Rolling a Cigarette Exercise


Write the instructions to roll a cigarette.


Effective instructions are complete and easy to follow. Most instructions include:




necessary preparations

warnings and precautions


a closing


Each section of the instructions except the title and introduction may have its own

heading so that the audience can find needed information quickly.


TITLE - The wording of the title informs the audience about the purpose of the

instructions. Center your title on the top of your page, and use capital letters.


THE INTRODUCTION - Often serves several functions: it can provide an overview of the

task being explained, give the purpose of the task, explain a process, or encourage

the reader to read and follow the instructions. Your subject and the characteristics of

your audience will determine the information appropriate for your introduction.


DEFINITIONS - Let your intended audience be your guide. If you are not 100 percent

certain that your audience will understand a technical term, define it. Give the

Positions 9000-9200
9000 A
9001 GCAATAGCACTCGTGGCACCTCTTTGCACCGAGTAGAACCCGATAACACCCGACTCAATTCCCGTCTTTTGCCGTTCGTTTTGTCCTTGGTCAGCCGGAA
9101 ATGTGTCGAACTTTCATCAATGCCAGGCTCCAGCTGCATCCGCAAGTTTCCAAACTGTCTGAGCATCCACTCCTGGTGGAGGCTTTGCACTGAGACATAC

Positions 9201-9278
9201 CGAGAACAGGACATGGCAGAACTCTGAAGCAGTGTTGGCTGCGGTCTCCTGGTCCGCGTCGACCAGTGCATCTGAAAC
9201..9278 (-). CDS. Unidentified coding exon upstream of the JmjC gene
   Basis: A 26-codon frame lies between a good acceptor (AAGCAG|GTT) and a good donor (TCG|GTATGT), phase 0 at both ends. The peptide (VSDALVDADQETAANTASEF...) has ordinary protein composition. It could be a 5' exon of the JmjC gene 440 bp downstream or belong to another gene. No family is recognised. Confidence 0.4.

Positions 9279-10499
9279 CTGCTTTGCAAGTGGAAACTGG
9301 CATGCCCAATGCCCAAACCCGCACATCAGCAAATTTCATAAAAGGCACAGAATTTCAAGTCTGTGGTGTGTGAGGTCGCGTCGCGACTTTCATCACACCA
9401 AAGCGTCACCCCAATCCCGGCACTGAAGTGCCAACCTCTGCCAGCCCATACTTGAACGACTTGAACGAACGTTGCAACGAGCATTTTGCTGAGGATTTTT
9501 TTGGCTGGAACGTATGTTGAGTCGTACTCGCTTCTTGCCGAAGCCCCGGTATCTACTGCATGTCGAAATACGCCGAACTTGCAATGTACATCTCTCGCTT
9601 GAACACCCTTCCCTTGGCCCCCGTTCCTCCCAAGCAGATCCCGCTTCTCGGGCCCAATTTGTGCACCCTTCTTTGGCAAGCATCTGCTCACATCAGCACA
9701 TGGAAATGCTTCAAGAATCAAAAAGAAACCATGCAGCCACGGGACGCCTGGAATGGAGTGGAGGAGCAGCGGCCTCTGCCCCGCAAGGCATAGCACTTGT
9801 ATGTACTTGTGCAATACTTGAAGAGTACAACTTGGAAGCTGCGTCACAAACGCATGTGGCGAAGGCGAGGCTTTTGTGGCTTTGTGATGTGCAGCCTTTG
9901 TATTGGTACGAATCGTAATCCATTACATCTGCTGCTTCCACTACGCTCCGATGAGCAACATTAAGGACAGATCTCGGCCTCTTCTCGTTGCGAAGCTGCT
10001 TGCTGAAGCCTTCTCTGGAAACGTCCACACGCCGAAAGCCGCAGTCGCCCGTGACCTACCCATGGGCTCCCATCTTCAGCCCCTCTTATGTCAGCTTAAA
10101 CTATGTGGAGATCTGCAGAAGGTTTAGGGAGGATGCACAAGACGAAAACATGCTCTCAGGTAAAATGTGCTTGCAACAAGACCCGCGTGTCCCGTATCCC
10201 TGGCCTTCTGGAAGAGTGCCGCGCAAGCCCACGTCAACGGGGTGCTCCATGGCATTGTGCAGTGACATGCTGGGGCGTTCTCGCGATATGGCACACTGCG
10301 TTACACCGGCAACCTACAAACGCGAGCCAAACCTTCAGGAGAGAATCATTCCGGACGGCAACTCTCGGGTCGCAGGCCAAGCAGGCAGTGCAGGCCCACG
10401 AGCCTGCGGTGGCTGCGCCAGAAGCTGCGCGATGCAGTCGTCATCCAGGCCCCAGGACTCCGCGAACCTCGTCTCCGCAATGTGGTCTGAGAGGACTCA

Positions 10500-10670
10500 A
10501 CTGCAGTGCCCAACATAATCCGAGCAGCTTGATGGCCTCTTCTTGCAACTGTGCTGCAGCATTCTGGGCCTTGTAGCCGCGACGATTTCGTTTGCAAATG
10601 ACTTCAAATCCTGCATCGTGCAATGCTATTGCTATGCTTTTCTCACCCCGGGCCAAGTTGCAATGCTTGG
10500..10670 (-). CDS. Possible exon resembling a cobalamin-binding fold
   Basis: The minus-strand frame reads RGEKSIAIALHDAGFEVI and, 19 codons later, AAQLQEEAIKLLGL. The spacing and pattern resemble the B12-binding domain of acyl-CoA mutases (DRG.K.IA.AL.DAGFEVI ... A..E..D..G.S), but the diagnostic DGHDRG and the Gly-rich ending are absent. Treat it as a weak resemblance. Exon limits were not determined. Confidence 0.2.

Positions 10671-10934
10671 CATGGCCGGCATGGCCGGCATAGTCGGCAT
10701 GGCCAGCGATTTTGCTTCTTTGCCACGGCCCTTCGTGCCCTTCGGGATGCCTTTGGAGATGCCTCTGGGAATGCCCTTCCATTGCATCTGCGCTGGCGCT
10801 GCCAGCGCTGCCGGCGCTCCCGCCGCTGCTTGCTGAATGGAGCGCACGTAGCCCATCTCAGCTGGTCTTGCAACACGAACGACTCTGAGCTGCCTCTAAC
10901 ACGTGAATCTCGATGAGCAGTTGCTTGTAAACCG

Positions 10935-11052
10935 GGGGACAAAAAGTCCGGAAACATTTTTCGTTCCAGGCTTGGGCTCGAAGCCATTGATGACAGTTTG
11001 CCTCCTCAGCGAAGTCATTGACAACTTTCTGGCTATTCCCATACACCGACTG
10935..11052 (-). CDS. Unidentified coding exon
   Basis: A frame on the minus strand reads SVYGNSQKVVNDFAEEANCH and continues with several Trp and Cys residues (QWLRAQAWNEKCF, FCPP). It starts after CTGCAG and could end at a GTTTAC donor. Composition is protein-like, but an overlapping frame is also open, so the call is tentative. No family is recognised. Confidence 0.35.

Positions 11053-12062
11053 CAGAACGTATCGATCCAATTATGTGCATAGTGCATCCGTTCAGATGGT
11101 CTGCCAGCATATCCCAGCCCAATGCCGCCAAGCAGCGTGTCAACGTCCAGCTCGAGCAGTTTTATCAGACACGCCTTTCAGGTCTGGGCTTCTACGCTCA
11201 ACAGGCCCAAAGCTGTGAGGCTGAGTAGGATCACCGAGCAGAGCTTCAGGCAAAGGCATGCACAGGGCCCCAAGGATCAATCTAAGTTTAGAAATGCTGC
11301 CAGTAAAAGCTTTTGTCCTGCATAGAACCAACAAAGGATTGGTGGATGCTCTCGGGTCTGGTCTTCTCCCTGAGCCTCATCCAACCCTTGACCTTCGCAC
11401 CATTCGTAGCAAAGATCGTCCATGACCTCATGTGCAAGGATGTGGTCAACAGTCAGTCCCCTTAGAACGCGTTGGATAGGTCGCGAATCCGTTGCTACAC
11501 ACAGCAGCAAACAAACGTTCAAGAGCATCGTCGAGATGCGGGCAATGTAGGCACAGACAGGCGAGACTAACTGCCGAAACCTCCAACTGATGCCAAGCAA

definition immediately after using the term for the first time.


PREPARATIONS - What will the audience need to do before following the steps? For

example, are certain conditions necessary, such as strong light, a 60- to 70-degree

room temperature, or a dust-free environment, to begin that task? What tools,

equipment, and materials are needed? For written instructions, if more than two are

required, list them down the page. Unless the exact order matters, use bullets

instead of numbers.


WARNINGS AND PRECAUTIONS can prevent safety hazards, injuries, ruined materials,

broken equipment, and other problems. It is your responsibility to ensure the safety

of your audience as they follow your instructions.


STEPS - Include enough detail to eliminate any confusion about what to do. To test

your instructions, ask a person unfamiliar with the task to read them and offer

feedback. Are there any unexplained gaps or steps that could be interpreted more

than one way? Explain how as well as what to do. In written instructions, steps

presented in a numbered list should describe just one action for each numbered item.


THE CLOSING may be needed to tell the audience how to test the results of following

the instructions, to summarize the main steps, or to mention other methods of

carrying out the task. The closing should be brief.

Source: Communicating for Success, Thomson/South-Western, 3rd edition

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